London locations for startup offices

 
Tom Welsh
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LONDON’S startups are under pressure. While many focus on rising prices in the capital’s residential sector, office space is little different. It’s a landlord’s market – only 4 per cent of offices are vacant in the West End, commercial property is being converted into flats (in Westminster alone, a million square feet is undergoing conversion) and, says Matt Oakley, head of commercial research at Savills, “the market is swinging against the startup. They are being pushed further and further out the established areas.” Even the much-discussed Silicon Roundabout is becoming less accessible. Rents are rising, as hype increases and the big corporates move in.

So where to base your firm? Oakley says rents can still be reasonable in the West End, and around Old Street and Farringdon. “While the top end of the West End can cost £100 a square foot per month, you could be looking at £25 in Notting Hill. And that’s for good space. Monthly prices fall to £10 to £15 per square foot in fringe areas.” But this is still a lot. Renting an office often requires a reference, plus six months paid up-front. If your product is insecure, and you haven’t any customers, why tie up money that could be better spent on product development or market research? The reality is that many startups find it difficult to move from the home to more established premises. But there are alternatives.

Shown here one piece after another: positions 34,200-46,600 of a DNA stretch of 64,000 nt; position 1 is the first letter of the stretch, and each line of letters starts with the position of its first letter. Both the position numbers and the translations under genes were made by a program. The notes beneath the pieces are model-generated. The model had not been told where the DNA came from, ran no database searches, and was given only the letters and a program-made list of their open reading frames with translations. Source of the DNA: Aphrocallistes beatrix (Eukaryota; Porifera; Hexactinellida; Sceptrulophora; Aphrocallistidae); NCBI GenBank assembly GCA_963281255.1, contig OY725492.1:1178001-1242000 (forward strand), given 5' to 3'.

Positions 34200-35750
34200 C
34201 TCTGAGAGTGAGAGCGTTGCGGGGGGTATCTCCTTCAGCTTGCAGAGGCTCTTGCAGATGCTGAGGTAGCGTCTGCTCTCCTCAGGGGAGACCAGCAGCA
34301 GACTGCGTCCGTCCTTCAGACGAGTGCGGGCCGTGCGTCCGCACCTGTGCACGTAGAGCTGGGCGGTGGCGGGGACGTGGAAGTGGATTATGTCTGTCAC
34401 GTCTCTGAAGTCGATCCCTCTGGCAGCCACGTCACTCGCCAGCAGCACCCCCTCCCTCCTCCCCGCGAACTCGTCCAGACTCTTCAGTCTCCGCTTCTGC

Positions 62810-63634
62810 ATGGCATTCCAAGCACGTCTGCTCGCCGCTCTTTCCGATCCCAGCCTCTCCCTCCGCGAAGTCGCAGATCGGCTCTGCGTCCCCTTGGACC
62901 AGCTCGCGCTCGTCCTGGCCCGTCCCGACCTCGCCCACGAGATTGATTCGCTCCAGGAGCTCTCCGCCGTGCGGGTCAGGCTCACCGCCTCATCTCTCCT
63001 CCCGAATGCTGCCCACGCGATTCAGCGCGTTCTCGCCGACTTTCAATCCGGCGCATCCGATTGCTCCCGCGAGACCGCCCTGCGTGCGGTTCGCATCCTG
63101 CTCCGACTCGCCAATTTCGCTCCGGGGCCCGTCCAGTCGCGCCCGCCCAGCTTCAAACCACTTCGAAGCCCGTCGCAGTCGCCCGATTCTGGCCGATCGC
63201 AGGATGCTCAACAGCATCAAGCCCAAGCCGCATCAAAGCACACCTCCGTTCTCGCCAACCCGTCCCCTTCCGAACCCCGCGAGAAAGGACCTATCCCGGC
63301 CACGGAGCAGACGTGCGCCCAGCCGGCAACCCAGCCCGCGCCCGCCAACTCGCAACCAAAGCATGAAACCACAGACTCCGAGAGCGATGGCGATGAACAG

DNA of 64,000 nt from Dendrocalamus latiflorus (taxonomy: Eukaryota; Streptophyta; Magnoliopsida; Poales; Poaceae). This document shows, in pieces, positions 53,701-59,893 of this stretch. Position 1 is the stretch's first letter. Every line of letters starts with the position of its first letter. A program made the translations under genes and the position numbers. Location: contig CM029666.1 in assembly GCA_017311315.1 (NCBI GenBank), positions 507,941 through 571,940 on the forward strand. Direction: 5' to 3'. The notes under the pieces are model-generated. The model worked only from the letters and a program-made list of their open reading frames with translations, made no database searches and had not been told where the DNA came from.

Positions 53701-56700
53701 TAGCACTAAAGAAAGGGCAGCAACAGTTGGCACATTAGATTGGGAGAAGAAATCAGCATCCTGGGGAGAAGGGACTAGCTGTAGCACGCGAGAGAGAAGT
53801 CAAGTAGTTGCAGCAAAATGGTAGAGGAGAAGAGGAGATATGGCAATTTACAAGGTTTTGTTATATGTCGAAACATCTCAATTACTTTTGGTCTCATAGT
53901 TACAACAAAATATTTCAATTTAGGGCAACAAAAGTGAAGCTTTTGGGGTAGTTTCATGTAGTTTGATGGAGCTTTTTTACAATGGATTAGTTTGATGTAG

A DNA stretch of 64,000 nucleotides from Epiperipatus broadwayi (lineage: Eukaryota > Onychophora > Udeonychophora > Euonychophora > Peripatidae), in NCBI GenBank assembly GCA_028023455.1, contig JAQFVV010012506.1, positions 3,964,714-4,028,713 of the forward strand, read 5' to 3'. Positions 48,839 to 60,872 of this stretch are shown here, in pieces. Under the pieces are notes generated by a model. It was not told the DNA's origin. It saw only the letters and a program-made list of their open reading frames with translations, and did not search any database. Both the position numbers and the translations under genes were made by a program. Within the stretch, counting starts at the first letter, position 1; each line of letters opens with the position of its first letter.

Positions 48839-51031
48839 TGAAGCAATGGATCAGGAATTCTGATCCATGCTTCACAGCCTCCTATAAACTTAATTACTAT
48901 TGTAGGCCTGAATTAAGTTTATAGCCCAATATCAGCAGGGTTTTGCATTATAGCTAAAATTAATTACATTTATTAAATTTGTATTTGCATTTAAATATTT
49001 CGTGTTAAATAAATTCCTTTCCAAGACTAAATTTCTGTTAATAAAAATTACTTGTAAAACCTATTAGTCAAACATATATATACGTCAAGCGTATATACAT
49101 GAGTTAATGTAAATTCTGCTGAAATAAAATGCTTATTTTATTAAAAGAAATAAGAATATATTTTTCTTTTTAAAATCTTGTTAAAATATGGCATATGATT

Startup hubs are a good place to start. East London Small Business Centre, for instance, rents outs affordable business units in the Aldgate area, with a three person suite at £575 per month. If you want to keep your overheads even lower, it also offers virtual office solutions for £99 per month. This gives your firm the credibility of a central London address without the need to rent physical space.

Co-working offices are another route. Club Workspace charges for desk space much like you’d buy a gym membership. You can quickly grow (or shrink) how many workstations you need, and associated networking opportunities may prove useful. It has branches at London Bridge, Bankside, and Clerkenwell (among other locations).

But while choosing a business location is arguably one of the most important decisions a startup can make, given current prices, it may also be a decision worth putting off if you’re still finding your feet.

Tom Welsh is business features editor at City A.M.

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